As soon as I got back, I met one of my hostel roommates, an Austrian, and she invited me to watch the game with her and another roommate from Brazil. We went the hostel’s bar-restaurant at half time and got a spot in the back before it filled up again with pumped up Colombian soccer fans. We watched the game, but mostly chatted and then cheered along with the Colombians at the end of the game when the final score was a tie. You have to appreciate it and join in when a country celebrates tiny victories such as simply not losing.
Later, having quickly established a new friendship trio, my two roommates and I decided to go out and experience Friday night in Bogota. The owner of the hostel gave us some wristbands to get into a club for free and we wondered if it would be full of backpackers, but we were happy to see that we were the only foreigners there. Two observations we made were how coupley it felt and how people’s dance moves were much more reserved than what we’d seen in other parts of Latin America.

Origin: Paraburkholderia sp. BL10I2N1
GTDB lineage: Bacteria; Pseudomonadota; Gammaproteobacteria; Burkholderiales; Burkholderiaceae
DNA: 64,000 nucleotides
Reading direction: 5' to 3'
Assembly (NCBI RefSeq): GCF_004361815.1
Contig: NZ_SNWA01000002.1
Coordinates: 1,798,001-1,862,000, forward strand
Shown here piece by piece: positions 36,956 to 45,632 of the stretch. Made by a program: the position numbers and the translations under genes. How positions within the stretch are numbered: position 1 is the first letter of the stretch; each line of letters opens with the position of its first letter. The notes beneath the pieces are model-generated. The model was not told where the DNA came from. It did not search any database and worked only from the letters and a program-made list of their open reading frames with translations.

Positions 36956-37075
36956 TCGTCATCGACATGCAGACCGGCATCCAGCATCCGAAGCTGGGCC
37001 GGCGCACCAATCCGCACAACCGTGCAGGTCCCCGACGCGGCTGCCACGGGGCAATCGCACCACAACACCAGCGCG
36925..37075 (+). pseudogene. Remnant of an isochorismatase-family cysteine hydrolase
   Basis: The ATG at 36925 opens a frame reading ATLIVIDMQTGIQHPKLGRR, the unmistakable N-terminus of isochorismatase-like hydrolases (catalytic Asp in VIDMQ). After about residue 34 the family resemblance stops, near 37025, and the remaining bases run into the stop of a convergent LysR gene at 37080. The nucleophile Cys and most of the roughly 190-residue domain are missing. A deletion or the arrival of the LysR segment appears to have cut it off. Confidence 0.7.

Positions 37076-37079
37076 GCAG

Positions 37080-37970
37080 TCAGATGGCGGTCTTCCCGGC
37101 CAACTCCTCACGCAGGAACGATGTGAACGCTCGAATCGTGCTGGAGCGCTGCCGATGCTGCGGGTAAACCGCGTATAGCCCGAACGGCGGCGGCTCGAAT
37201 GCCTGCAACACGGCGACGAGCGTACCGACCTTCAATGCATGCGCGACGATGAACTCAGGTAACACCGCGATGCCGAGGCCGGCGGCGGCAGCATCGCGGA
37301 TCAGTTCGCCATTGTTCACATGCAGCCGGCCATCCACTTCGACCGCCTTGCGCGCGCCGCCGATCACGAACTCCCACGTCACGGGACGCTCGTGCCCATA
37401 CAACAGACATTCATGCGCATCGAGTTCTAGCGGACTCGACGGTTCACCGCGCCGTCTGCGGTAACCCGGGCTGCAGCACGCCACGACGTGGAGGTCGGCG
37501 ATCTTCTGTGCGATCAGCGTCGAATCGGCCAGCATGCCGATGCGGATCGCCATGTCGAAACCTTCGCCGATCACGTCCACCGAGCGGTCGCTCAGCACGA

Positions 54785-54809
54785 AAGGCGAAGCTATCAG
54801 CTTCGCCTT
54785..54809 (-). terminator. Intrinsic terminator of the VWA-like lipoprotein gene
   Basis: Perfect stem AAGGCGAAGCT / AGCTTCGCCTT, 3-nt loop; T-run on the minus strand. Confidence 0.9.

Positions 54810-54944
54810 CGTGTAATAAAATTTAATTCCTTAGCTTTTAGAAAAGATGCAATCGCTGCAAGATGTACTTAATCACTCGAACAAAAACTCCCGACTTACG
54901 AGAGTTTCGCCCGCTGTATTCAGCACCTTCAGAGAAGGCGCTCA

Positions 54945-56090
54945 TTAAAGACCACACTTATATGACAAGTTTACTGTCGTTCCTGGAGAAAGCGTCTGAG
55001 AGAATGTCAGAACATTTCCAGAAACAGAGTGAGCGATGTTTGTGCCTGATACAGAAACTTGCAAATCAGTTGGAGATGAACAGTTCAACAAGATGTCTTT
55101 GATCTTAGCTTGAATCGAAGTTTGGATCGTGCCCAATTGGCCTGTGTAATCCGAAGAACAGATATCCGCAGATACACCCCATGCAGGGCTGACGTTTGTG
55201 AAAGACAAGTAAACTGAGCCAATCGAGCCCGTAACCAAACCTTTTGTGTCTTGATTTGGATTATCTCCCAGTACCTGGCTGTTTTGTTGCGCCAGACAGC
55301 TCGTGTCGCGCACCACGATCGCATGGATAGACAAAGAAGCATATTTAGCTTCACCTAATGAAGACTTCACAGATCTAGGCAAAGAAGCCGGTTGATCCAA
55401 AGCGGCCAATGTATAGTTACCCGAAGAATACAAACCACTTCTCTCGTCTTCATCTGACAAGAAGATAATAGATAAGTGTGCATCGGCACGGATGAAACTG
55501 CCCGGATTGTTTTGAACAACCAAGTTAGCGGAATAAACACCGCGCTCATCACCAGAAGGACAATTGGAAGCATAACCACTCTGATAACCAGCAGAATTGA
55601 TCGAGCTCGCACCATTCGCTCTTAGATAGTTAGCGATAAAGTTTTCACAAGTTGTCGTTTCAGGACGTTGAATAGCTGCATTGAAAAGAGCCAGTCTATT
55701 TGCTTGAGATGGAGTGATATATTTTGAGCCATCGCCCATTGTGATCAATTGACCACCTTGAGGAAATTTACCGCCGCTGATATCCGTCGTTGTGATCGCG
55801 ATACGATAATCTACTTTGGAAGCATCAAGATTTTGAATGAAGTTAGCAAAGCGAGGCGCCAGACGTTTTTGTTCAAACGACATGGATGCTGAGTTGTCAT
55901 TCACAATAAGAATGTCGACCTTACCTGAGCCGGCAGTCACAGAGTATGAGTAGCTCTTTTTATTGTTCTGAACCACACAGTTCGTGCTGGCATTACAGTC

The next morning, my Austrian roommate and I filled up on delicious breakfast arepas and coffee and went on the street art tour. It was more than just street art, it was a way to explore the neighborhood and beyond and take in the character and details and quirks. Like how in a city full of modern vehicles and highly fashionable people, you may just see a horse drawn cart.
When the tour was over, we walked to the base of Monserrate and took the cable car to top and watched as the buildings and cars become toys. As with other Andean cities, it’s not an overstatement to describe a view in Bogota as “breathtaking” as you may truly struggle with your breathing while you enjoy a high altitude panorama.